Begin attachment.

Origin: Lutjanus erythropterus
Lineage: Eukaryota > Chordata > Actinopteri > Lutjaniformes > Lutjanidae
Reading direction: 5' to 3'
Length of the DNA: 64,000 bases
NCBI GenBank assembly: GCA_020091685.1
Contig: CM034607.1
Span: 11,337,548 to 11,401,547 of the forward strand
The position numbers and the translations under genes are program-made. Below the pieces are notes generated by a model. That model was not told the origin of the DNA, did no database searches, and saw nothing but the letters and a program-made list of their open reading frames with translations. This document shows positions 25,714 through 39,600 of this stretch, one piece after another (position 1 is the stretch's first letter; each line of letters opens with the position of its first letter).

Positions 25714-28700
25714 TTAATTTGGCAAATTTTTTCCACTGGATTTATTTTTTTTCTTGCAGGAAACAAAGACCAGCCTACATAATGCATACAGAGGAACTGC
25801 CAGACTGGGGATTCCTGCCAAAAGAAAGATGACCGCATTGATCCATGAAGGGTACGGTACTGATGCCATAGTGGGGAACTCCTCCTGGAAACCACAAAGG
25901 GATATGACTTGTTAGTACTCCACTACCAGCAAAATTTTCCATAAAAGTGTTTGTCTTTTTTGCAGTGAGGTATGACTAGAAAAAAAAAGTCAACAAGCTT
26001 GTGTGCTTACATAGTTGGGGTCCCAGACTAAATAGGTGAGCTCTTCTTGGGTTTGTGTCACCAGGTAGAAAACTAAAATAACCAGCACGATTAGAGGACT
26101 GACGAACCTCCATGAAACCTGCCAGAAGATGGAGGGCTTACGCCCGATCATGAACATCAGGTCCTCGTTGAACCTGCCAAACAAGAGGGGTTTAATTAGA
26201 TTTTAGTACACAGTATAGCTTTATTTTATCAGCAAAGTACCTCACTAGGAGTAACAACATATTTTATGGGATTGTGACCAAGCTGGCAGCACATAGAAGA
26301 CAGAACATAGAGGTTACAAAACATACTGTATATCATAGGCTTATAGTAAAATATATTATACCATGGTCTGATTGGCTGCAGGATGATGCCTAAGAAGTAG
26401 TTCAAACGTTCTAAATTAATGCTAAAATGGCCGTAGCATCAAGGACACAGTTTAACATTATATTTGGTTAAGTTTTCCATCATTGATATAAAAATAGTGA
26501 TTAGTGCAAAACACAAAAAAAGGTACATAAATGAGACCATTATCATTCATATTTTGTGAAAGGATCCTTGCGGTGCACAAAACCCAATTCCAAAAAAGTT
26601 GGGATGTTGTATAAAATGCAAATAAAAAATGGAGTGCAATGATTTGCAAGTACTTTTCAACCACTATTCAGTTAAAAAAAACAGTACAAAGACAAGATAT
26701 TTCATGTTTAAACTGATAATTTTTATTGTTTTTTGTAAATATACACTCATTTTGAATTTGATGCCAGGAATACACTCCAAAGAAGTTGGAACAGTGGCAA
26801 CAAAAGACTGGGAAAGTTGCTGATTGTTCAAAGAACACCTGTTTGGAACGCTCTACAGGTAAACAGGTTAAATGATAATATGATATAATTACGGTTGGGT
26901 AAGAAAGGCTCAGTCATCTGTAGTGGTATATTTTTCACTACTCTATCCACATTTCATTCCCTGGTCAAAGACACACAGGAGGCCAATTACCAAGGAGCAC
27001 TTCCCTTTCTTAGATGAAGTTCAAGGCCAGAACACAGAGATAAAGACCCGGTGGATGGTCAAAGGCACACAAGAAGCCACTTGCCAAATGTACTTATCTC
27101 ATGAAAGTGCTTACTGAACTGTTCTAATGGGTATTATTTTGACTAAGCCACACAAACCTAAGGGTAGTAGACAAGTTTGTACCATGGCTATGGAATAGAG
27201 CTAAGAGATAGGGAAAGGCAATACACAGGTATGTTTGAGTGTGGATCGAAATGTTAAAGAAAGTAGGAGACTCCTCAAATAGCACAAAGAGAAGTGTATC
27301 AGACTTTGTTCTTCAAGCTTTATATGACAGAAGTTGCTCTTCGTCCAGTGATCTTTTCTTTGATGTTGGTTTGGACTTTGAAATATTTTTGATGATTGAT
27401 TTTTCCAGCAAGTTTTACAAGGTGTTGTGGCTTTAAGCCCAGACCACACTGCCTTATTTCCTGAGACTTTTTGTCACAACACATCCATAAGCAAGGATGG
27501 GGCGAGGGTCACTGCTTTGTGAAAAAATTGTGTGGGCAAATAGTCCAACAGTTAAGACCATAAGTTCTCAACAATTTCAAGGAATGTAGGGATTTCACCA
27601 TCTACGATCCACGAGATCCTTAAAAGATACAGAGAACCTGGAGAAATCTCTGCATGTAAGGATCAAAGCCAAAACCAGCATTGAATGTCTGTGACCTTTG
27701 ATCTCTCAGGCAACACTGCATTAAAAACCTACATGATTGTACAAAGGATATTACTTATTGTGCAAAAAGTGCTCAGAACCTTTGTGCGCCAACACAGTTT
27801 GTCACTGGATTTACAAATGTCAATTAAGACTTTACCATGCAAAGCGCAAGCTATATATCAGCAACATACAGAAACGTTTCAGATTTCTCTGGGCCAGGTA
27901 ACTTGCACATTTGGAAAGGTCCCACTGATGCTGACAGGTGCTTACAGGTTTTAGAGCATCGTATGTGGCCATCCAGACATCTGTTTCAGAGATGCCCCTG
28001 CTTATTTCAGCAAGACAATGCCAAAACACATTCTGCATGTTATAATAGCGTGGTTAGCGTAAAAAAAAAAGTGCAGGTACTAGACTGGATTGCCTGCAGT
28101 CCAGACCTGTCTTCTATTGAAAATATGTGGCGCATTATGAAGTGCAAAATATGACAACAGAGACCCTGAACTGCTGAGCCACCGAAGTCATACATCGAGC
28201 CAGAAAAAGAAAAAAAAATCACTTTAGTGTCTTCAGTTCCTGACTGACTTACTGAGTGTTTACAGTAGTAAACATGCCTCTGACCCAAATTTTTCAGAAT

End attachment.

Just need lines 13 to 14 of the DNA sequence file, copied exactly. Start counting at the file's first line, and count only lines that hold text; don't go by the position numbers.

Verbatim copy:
26001 GTGTGCTTACATAGTTGGGGTCCCAGACTAAATAGGTGAGCTCTTCTTGGGTTTGTGTCACCAGGTAGAAAACTAAAATAACCAGCACGATTAGAGGACT
26101 GACGAACCTCCATGAAACCTGCCAGAAGATGGAGGGCTTACGCCCGATCATGAACATCAGGTCCTCGTTGAACCTGCCAAACAAGAGGGGTTTAATTAGA